This paper is organized as follows. Section 2 describes the data. Section 3 introduces the methodology of empirical analysis. Section 4 performs the contemporaneous correlation, the Granger causality, and the quantile regression test. Section 5 concludes this paper.

2. Data Description

Sina Weibo as the largest Chinese microblogging website has more influence than other social media platforms, and many investors use their Sina Weibo account to share their opinion on specialized stock market performance [23]. So, the high frequency of the keywords appearing in Sina Weibo means that more investors discuss the performance of specialized stock market and they pay more attention on the stock market. So, we regard Weibo Index which represents the number of the keywords appearing in Sina Weibo as the proxy to measure Weibo attention and obtain the data from the official website (http://www.weizhishu.com/).

On the other hand, we use returns, trading volume, and intraday volatility to measure stock market performance. We choose Shanghai Stock 50 Index (SH50), CSI 300 Index (CSI 300), Shenzhen Index (SZ), Small and Medium-Sized Enterprise Index (SME), and China Growth Enterprise Market Index (ChiNext) as the keywords and obtain relevant Weibo Index in this paper. The market index data including returns, closing prices, opening prices, the highest prices, the lowest prices, and trading volumes from March 1, 2013 to October 31, 2017 (1137 trading days) are from CSMAR database. We consider range-based volatility including more information, and previous studies have demonstrated that range-based volatility can estimate index fluctuates more effectively than other low-frequency methods in both Chinese and foreign stock markets [24, 25]. So, we define intraday volatility of index as follows [26]: where is the difference in natural logarithms of the highest and lowest prices for index on day and is the difference in natural logarithms of the opening and closing prices for index on day .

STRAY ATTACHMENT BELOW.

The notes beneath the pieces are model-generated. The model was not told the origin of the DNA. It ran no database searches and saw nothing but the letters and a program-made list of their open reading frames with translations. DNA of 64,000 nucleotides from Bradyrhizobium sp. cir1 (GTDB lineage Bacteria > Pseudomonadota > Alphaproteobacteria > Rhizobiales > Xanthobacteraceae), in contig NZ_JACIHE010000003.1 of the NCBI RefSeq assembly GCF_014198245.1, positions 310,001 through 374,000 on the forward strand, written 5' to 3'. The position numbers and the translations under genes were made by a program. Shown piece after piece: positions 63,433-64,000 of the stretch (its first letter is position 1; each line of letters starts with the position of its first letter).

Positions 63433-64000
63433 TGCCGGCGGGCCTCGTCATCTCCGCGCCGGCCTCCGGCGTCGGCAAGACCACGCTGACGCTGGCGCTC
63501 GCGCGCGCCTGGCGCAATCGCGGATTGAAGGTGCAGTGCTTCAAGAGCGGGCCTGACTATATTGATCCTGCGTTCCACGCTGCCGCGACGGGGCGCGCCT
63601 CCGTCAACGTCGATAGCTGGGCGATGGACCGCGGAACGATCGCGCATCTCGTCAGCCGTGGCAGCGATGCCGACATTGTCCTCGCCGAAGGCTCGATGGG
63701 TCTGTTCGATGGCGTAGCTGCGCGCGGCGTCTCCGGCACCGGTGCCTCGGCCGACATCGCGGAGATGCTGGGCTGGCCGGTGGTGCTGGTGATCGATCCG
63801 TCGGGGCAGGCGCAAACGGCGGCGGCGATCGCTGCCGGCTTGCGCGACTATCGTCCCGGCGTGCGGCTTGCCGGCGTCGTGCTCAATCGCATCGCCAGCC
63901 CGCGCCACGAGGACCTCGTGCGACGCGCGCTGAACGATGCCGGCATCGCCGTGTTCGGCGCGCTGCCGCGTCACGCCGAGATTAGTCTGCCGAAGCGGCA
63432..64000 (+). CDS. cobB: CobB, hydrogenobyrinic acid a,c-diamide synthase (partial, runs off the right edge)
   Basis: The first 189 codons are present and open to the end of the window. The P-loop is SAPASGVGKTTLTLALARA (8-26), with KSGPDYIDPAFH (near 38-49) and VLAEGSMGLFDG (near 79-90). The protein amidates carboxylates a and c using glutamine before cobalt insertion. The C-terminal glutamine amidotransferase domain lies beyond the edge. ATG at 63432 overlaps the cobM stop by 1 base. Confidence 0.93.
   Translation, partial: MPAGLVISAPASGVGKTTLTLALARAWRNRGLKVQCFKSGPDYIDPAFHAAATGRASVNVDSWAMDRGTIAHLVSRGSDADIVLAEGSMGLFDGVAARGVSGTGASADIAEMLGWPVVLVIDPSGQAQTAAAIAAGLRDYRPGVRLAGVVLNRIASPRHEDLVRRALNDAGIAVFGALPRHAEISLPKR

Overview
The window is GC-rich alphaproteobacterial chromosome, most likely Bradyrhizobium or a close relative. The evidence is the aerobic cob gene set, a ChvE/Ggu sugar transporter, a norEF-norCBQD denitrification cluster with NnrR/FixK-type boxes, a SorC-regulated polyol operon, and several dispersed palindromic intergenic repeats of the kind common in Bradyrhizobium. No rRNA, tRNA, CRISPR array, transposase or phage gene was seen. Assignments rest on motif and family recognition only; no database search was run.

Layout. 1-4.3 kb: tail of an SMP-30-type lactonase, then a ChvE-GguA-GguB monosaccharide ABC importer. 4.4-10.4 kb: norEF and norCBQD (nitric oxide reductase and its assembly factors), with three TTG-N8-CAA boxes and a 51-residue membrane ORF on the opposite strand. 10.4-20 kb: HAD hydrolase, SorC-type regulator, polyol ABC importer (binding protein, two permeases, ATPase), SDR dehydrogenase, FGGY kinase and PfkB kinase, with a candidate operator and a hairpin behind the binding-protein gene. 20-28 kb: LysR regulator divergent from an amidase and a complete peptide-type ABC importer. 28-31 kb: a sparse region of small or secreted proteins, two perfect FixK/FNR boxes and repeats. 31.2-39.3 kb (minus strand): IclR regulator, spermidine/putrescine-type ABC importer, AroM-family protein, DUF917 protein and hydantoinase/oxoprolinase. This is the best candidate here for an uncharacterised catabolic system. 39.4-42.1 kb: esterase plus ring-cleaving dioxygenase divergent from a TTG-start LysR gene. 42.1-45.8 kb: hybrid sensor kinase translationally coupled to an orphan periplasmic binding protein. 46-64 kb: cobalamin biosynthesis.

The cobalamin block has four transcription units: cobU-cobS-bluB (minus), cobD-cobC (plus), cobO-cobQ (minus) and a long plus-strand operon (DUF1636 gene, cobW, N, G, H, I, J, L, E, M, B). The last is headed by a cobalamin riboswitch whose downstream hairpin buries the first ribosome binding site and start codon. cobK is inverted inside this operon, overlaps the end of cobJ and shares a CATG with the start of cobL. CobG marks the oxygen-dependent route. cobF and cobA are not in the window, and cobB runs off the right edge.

Table 1 reports the statistical property of index returns, volume, volatility, and Weibo attention in this paper, and we also give the results of Jarque-Bera statistic test and Ljung-Box statistic test in this table. And we use natural logarithm to deal with different volumes. From this table, we can obtain that most of the variables fit Gaussian distribution except the returns of SME and ChiNext. Also, the means of returns across different stock markets are almost positive except SME. Besides, the volume and attention of different markets have little difference. And we also find that the intraday volatility has the highest value in kurtosis, and skewness in four variables and the skewness of returns are all negative while others are all positive. We also observe that most of the variables fit Gaussian distribution except returns of SME and ChiNext. At the same time, all variables exist 20th-order serial correlation. Figure 1 illustrates the evolution of the all-trading-day Weibo Index of Shanghai Stock 50 Index (SH50), CSI 300 Index (CSI 300), Shenzhen Index (SZ), Small and Medium-Sized Enterprise Index (SME), and China Growth Enterprise Market Index (ChiNext) from March 1, 2013 to October 31, 2017. There are 1137 trading days, and we can find that Weibo attention of HS300, SME, and ChiNext has smaller fluctuation than SH300 and SZ. We also observe that the peaks and troughs of different evolutions happen in the same period.